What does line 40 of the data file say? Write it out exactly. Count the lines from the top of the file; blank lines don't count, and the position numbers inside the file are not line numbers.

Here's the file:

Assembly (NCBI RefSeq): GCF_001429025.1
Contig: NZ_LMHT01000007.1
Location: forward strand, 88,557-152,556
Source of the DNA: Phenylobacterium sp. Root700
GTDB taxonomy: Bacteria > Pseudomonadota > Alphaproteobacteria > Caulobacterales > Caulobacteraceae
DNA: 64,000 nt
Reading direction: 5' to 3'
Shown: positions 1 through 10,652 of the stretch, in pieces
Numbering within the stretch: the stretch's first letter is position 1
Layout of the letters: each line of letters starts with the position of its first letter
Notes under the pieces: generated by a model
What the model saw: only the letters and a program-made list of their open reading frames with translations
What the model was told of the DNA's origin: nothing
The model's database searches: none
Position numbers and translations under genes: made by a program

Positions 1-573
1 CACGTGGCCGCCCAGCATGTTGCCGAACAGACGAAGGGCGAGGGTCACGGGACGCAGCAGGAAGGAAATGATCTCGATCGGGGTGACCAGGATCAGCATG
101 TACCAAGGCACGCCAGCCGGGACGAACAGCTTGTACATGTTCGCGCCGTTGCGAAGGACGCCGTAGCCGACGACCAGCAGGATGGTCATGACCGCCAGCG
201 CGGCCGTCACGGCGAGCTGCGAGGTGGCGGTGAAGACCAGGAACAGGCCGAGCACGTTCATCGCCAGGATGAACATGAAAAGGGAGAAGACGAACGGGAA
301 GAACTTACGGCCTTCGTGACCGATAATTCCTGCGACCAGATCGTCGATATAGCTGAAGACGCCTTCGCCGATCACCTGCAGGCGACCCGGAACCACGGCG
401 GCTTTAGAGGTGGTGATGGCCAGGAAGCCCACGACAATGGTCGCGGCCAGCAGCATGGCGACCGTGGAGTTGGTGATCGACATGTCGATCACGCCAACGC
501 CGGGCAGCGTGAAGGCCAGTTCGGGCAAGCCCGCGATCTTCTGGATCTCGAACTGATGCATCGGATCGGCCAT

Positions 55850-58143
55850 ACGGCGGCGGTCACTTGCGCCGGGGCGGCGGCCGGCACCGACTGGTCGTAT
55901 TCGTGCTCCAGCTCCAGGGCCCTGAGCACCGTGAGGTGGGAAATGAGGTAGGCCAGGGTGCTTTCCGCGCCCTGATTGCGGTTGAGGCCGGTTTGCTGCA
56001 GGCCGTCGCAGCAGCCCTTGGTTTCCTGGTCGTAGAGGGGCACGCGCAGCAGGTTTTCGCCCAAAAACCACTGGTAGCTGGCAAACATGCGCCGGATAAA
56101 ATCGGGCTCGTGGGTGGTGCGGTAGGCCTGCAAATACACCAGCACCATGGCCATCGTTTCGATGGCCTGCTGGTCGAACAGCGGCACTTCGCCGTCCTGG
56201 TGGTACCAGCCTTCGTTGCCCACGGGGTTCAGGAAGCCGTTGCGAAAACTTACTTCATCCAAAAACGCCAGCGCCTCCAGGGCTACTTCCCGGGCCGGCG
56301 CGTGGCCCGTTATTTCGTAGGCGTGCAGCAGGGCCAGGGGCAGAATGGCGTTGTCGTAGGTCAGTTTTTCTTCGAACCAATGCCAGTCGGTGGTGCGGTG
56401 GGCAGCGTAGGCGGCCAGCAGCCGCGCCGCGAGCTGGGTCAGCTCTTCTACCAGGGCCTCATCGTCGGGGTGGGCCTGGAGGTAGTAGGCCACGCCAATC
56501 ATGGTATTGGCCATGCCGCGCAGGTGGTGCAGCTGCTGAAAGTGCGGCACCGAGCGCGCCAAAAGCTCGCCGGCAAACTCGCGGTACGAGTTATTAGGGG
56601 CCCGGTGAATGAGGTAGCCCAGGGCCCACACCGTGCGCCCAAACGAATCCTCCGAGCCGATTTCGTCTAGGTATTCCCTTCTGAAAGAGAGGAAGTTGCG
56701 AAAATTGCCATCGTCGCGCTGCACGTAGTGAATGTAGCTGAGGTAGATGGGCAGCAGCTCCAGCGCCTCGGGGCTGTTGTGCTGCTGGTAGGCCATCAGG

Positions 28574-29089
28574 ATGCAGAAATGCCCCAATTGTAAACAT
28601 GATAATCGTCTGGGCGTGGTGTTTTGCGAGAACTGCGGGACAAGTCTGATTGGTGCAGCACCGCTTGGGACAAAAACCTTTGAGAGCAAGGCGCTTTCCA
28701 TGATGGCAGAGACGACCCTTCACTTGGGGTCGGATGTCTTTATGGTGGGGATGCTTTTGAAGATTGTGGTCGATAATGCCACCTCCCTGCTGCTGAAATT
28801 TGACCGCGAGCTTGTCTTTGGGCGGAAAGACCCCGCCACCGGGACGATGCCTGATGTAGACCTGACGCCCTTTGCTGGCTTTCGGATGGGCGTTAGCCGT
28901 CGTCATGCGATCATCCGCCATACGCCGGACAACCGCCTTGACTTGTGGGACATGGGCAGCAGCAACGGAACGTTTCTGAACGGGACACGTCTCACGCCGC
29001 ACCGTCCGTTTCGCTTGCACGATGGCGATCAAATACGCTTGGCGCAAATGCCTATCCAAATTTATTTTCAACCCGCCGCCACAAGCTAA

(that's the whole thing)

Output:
29001 ACCGTCCGTTTCGCTTGCACGATGGCGATCAAATACGCTTGGCGCAAATGCCTATCCAAATTTATTTTCAACCCGCCGCCACAAGCTAA